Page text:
Distinct Energetics and Regulatory Functions of the Two Major Cyclic Electron Flow Pathways in Chloroplasts
Deserah D. Strand, Nicholas Fisher and David M. Kramer
from: Chloroplasts: Current Research and Future Trends (Edited by: Helmut Kirchhoff). Caister Academic Press, U.K. (2016) Pages: 89-100.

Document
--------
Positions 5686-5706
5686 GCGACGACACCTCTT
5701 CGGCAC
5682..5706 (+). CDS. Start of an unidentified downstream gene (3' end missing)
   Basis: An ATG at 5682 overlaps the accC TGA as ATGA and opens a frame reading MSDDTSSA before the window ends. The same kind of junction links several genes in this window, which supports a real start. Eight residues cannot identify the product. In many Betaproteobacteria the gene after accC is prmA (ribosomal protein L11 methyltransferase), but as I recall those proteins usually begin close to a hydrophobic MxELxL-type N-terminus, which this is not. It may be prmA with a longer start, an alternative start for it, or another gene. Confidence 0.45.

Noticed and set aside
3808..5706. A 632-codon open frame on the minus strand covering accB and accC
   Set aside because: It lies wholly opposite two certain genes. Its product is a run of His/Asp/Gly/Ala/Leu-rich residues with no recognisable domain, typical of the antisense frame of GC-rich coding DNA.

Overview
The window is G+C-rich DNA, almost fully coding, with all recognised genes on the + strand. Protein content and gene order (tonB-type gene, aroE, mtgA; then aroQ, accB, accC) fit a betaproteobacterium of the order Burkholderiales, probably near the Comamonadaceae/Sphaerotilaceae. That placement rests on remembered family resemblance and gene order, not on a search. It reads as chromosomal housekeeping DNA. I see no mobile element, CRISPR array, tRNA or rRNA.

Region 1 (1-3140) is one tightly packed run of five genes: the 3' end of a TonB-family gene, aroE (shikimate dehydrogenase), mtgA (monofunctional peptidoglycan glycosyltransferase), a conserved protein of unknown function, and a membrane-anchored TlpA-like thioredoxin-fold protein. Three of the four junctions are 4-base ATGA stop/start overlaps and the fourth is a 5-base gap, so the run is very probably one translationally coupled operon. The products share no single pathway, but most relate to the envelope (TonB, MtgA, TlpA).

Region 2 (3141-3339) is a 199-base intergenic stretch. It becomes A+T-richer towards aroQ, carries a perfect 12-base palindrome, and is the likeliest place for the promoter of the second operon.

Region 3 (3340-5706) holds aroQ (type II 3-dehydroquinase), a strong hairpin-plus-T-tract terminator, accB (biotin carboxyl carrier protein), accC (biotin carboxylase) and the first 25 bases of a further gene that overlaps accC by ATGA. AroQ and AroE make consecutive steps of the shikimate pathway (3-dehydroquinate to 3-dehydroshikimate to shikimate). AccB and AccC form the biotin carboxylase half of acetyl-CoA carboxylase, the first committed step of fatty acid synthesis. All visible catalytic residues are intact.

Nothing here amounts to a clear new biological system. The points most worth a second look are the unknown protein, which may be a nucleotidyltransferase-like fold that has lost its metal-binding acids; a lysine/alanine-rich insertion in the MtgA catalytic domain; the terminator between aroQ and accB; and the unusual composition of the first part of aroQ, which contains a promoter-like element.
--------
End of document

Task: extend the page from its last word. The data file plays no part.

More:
The output of the light reactions of photosynthesis, i.e. ATP and NADPH, must be finely controlled to meet the varying metabolic demands of the plant. Deleterious side reactions, including the production of reactive oxygen species (ROS), can occur if this balance is not maintained. In this Chapter, we review recent advances in understanding of cyclic electron flow around photosystem I (CEF), a process that evolved to correct for such energy imbalances. CEF in higher plants has been proposed to function primarily through two pathways: the ferredoxin:plastoquinone reductase (FQR) and the NADPH dehydrogenase complex (NDH). Because these pathways appear to support the same function, they are often thought to be redundant. However, it was recently shown that the NDH complex is a type I proton pumping quinone reductase, making the complex a more efficient route for ATP generation via CEF than the FQR. In addition, these pathways are differentially regulated, the FQR through chloroplast redox status, and the NDH thermodynamically and, in part, by hydrogen peroxide. These observations imply that the two pathways are distinct in terms of their energetics and regulation and thus it is clear that the FQR and the NDH work under different conditions to provide with rapid or efficient energy balancing of the chloroplast. Specifically, we suggest a CEF model in which the FQR is rapidly activated to restore balance when an ATP deficit leads to a buildup of reducing power in the stroma, and the NDH activated when a prolonged deficit leads to closure of the PSI acceptor side with associated ROS production read more ...